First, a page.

Jim Kayes’ blog: Saying goodbye

Jim Kayes has been a journalist for 25 years. He survived growing up with four sisters and is now married with two daughters. This week he ponders different ways of grieving and wonders, yet-again, if those daughters aren’t a step ahead of him.

Mum died four years ago.

It took a second cancer, unconnected to the first, to get her and there was little that was dignified or kind about the way she died.

What’s also sad is that my girls will never truly know her. They were 11 and seven when Mum died and her presence seeps away from them a little more each day.

Death had kept it’s distance for most of my life. Mum’s parents died before I was born, and Dad’s father died when I was a boy. I knew Dad’s Mum well, though. She taught me how to play cards properly and made the best fudge cake I’d eat until two of my sisters perfected theirs.

She lived near Eden Park so my mates and I would often raid her pantry on the way home from watching Auckland in the glory days when we had a decent rugby team, some silverware and a log of wood. But even her death didn’t really affect me, at least not in the way Mum’s did.

Yet there were moments within the darkness of her death that glistened. Like the night when I sat on a chair in the hallway just outside her bedroom door and watched. Mum lay inside by the ranch slider that led to the small patio outside. The floor covered in Tongan tapa cloth. Her home now a small unit rather than the five-bedroom sprawler (with two more rooms in the garage) in which I’d grown up. She’d bought this tiny house as she slowly relented to the reality that her brood had long departed.

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Beside her that night was her eldest grandson, a behemoth of a young man sprawled carelessly across a mattress on the floor, one massive arm flung out across a small body next to him.

That small body was my daughter, my eldest, who told me only recently that she had been too scared to sleep in the room, so unaccustomed was she to death and the dead. It was the comfort of her cousin that convinced her to stay.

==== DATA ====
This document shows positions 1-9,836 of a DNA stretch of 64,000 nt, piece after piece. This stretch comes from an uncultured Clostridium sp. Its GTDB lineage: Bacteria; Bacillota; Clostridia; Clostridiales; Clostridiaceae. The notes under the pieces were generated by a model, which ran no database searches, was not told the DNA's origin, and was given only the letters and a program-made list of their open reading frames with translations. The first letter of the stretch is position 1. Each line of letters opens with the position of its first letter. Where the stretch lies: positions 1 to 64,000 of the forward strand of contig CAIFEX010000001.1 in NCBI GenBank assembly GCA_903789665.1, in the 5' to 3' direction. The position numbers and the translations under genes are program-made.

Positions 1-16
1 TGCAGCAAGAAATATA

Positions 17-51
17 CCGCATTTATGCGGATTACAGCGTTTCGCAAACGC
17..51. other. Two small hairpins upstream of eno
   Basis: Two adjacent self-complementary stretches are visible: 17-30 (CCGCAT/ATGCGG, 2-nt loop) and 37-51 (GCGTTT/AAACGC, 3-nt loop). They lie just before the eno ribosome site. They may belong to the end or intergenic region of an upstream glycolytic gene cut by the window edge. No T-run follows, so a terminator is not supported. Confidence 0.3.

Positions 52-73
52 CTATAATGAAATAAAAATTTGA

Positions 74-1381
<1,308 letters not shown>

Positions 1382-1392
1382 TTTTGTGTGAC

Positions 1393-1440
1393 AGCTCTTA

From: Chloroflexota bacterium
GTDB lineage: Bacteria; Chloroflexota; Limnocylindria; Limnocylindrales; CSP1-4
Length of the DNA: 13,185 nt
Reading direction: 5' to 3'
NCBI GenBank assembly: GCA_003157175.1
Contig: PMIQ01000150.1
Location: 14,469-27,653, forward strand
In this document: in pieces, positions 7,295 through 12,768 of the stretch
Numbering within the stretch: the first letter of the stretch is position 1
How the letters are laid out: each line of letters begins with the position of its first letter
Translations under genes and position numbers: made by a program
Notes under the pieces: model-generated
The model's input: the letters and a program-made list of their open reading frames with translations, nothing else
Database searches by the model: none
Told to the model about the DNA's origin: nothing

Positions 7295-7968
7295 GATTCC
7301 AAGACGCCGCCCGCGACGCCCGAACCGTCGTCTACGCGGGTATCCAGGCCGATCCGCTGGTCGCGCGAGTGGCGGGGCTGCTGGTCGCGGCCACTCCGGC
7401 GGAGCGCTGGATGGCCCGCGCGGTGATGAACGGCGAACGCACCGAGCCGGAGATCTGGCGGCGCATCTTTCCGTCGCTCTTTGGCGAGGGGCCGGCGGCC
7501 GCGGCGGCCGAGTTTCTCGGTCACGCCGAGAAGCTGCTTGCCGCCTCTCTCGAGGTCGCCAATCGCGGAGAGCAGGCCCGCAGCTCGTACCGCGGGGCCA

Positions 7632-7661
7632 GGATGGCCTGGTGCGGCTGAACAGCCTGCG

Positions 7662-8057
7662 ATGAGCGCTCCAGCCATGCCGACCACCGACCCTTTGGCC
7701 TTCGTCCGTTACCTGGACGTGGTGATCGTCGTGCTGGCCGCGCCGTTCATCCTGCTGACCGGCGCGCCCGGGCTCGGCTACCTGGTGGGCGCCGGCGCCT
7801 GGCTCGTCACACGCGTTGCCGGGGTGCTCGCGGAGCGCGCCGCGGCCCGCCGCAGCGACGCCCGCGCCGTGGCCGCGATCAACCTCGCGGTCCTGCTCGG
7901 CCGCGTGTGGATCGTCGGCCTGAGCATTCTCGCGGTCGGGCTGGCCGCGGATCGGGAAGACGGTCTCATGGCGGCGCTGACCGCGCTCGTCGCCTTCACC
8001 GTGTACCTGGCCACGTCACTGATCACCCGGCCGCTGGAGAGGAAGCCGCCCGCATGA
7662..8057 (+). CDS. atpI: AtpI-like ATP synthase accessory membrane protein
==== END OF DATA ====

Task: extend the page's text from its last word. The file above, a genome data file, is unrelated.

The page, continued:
I hadn’t wept much. I did when we closed the coffin and carried Mum from home for the final time; and I did that night, in the safety of my solitude, the tears sliding down my cheeks like an ice block melting on a hot, summer’s day. The sort of day Mum lived for.

As I sat there and watched my daughter, her cousin and their kuia, I realised how little I knew about grief and grieving. I realised how much I should have said to Mum when she was dying, words that died in my mouth for reasons I can’t fully explain except to say I wasn’t ready to give myself over to the reality she would soon be gone.

My wife’s parents are both dead and their tangi were an education, showing my daughters more of their Mum’s culture and illustrating to me just how well Maori deal with death.

My youngest was five when my wife’s father died. Feeling out of place and awkward on the marae I decided to flee to my brother’s place, about an hour away, and went looking for my daughter to see if she wanted to come for a ride.

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She was in the kitchen, standing on a chair that was on a board placed across an upside down milk crate, at the end of a long bench where women were busy peeling spuds. She was wearing pink gumboots. When I suggested she should leave them in peace and come with me, she protested. One of the aunties looked at me with a smile and said gently, but firmly, quietly, so no one else would hear.

“Leave her, she’s fine, it’s good for her.”

She was right. My youngest has always been okay on the marae and at tangi, although I have had some nervous moments. When we’d arrived a few days earlier and before we were welcomed on, I gave my little chatterbox a stern lecture about not saying the wrong thing.

I repeated the message as we queued for kisses, hongi and handshakes that finished where the old fella lay, at the front of the wharenui.

“Don’t say anything stupid,” I quietly warned as we edged closer.

Afterwards I told her how proud I was of her and thanked her for keeping any silly comments to herself.

“That’s okay Dad,” she said, “but I’m not very happy with Papa.”

“Why?” I asked my five-year-old.

“Because I said hello to him, but he said nothing back.”

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